Micropropagation and minituber production technology may enable the establishment of potato (Solanum tuberosum L.) seed tuber certification programs in arid and semiarid regions of the world and reduce dependency on expensive seed tuber imports. Therefore, we investigated possible carry-over effects of moderate salt stress on the following production cycle. The yields of seed tuber- and microtuber-derived plants of potato, cv. Norland, grown in both nonsaline and saline (NaCl) growing conditions (pretreatment), were evaluated under nonsaline or saline irrigation (0 or 60 mm NaCl) in a greenhouse trial. Pretreatment had no effect on yield; there was no apparent residual carry-over effect of salt stress of parent plants on tuber yield of seed tuber- or microtuber-derived plants. Irrigation with a 60 mm NaCl solution depressed total tuber fresh weight in both seed tuber-(43%) and microtuber-derived plants (75%), but total tuber number was increased (77% and 663%, respectively). This increase in tuber numbers has potential value in the minituber production industry.

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Servet Kefi, M.M. Meagher, P.E. Read, and A.D. Pavlista

The effects of different cytokinin-like compounds on invertase activities at different tuberization stages of potato (Solanum tuberosum L. `Atlantic') were examined. Single nodal segments were cultured on MS medium plus 6% sucrose and supplemented with either 2 mg kinetin/L, 0.1 mg thidiazuron (TDZ)/L, 1.0 mg AC 243,654/L, 0.1 mg AC 239,604/L, or no cytokinin. Tissue samples for determining invertase activity were taken at three stages of tuberization: stage 1, the “hook stage”; stage 2, the “swelling stage”; and stage 3, “tuber initials.” Invertase activity was significantly affected by the interaction between cytokinin-like compounds and tuberization between cytokinin-like compounds and tuberization stages. The highest invertase activities in the stolons at stage 1 were found in kinetin and TDZ treatments. Invertase activity in the stolons on the control medium significantly increased from stage 1 to 2 and decreased at stage 3. Invertase might play a role in either stolon elongation or carbohydrate utilization by increasing the pool of reducing sugars.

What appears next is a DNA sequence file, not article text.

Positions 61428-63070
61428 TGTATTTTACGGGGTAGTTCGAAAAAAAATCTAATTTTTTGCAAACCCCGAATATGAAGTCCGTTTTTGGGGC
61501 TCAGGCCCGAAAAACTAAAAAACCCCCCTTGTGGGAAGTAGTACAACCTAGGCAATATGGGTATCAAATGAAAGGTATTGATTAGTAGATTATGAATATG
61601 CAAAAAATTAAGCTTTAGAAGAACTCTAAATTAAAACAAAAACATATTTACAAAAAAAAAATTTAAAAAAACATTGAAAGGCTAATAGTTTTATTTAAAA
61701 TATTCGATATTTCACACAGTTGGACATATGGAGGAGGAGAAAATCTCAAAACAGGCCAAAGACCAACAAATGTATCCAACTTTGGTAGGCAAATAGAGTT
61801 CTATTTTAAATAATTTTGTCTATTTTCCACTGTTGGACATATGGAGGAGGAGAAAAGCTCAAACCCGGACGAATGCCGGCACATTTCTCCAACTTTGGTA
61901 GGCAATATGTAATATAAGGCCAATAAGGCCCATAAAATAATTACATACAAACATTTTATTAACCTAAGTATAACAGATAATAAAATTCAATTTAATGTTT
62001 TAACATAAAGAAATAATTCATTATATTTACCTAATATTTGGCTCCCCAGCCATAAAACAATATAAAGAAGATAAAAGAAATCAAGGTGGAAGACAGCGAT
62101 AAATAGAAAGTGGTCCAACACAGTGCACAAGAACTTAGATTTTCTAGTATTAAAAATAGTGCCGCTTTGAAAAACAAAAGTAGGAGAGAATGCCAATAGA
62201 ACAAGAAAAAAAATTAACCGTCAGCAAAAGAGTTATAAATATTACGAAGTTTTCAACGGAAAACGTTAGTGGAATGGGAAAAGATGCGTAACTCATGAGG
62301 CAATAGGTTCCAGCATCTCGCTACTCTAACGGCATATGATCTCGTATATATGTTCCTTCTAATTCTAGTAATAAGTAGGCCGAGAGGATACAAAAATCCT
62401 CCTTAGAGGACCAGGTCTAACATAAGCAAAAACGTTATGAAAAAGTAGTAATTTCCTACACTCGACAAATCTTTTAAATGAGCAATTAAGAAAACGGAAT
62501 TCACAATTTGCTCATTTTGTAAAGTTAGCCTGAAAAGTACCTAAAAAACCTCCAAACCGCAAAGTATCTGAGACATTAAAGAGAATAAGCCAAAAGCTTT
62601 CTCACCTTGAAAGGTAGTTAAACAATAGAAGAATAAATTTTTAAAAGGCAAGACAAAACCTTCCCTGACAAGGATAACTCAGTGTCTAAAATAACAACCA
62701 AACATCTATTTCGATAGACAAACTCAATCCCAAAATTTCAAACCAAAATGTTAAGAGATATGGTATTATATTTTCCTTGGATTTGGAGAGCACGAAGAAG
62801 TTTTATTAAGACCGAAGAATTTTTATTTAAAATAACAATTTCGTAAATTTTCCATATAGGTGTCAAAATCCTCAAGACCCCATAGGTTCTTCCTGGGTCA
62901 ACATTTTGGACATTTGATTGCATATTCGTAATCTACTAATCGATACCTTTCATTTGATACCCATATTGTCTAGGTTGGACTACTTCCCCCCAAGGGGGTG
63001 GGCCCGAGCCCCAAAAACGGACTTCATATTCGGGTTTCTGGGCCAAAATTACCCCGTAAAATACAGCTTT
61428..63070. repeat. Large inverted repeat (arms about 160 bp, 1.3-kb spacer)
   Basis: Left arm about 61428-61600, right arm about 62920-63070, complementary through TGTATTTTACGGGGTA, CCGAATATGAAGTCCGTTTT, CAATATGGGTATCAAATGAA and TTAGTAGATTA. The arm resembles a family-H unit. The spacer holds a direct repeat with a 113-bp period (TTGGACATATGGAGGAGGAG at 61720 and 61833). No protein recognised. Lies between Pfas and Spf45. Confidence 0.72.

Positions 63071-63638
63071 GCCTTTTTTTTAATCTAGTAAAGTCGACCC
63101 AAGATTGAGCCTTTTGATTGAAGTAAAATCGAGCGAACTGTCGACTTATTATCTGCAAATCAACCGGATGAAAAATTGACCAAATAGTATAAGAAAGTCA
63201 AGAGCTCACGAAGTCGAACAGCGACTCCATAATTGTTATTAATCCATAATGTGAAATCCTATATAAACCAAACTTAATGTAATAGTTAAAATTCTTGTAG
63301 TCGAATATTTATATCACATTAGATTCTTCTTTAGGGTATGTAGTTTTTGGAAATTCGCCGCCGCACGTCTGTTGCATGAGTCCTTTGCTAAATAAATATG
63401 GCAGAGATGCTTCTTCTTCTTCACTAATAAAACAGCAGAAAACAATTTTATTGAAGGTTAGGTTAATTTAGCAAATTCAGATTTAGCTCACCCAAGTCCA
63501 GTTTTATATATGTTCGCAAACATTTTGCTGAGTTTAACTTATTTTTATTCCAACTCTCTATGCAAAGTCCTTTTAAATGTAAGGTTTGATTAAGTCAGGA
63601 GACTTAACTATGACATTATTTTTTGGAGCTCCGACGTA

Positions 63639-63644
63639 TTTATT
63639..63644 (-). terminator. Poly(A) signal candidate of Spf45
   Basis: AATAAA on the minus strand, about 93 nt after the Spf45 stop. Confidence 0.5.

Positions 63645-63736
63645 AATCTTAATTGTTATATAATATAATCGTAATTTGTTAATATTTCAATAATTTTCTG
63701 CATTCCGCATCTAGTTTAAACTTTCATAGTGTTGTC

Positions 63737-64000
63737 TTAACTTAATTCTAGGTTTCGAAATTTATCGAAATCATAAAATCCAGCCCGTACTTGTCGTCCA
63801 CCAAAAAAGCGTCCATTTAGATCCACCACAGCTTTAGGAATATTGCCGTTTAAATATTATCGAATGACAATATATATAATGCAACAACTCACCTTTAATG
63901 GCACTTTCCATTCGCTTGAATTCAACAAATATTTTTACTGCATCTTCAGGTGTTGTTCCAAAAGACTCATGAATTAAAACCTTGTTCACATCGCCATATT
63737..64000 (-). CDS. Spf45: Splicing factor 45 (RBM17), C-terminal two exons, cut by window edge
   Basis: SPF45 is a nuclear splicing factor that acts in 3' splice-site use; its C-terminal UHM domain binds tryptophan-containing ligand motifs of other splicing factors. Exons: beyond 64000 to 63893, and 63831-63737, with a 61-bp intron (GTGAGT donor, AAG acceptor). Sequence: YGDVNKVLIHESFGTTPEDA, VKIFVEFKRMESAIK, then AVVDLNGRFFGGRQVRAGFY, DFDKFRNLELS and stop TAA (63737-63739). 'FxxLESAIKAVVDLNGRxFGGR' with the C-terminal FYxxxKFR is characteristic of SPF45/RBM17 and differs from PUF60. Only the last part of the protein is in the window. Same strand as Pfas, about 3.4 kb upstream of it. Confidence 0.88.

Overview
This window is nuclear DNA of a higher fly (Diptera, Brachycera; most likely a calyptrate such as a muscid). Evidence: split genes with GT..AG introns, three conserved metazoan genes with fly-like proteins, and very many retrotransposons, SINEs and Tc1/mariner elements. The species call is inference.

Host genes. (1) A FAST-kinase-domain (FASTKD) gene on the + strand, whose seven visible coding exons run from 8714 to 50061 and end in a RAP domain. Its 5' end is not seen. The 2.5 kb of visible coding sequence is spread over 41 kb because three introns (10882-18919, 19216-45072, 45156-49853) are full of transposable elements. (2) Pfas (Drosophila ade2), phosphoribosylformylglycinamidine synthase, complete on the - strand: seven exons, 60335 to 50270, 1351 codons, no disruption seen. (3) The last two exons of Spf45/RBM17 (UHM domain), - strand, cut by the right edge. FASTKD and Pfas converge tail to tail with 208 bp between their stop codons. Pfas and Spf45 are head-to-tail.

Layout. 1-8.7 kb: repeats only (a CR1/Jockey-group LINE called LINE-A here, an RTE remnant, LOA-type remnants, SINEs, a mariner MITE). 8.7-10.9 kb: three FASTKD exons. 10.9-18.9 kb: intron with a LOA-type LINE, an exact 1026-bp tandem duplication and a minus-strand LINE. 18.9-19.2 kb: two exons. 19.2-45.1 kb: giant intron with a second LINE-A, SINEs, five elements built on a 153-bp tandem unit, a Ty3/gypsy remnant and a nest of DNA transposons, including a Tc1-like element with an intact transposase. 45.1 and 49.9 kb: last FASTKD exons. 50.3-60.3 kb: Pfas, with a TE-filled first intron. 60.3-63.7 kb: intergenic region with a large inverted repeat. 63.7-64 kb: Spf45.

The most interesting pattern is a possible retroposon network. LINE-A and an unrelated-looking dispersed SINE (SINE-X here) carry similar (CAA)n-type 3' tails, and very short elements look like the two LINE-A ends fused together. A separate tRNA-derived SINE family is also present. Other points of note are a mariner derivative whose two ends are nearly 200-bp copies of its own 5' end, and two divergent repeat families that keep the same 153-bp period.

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Genhua Niu, Makio Hayashi, and Toyoki Kozai

Potato (Solanum tuberosum L. cv. Benimaru) plantlets were cultured under four lighting cycles (photoperiod/dark period: 16 h/8 h, 4 h/2 h, 1 h/0.5 h, and 0.25 h/0.125 h) photoautotrophically (without sugar in the medium), and photomixotrophically (with sugar in the medium) in vitro for 28 days. Simulations of time courses of CO2 concentration in the vessel (Ci) and dry weight accumulation of the plantlets cultured photoautotrophically were conducted using a previously developed model (Niu and Kozai, 1997). While underestimation and overestimation of time courses of Ci in some treatments were observed, the simulated results of Ci and dry weight accumulation of the plantlets generally agreed with the measured ones. The difference of net photosynthetic rate response to Ci throughout the culture period was examined between the plantlets cultured photoautotrophically and photomixotrophically. Quantitative relationship between daily net photosynthetic rate (daily net production) and vessel ventilation rate per plantlet was simulated under various CO2 levels outside the vessel for given sizes of potato plantlets cultured photoautotrophically in vitro to aid appropriate CO2 enrichment and vessel design in commercial micropropagation.